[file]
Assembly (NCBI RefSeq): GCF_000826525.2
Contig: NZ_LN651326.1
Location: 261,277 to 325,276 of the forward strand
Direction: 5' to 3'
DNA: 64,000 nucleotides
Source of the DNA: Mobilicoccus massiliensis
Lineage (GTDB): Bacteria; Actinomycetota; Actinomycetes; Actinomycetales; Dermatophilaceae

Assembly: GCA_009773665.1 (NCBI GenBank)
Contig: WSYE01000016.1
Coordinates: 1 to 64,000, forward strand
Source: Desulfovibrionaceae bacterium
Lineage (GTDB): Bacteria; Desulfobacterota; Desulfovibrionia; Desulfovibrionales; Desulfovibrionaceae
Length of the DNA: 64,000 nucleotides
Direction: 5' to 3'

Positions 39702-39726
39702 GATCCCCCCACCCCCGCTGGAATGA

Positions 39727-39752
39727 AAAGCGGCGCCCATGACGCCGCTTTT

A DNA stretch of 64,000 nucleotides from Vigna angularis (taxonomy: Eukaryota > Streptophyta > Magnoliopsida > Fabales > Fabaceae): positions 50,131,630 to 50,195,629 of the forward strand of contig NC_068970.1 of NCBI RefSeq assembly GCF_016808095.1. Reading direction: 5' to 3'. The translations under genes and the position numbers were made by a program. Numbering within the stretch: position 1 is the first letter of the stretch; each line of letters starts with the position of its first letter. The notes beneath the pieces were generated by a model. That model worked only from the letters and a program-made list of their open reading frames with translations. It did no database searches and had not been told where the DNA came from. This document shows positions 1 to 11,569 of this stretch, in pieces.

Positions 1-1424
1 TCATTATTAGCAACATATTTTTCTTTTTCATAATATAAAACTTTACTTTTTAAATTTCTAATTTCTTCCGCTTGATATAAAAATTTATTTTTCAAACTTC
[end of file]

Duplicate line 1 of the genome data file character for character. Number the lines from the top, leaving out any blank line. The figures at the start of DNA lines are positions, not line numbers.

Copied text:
Assembly (NCBI RefSeq): GCF_000826525.2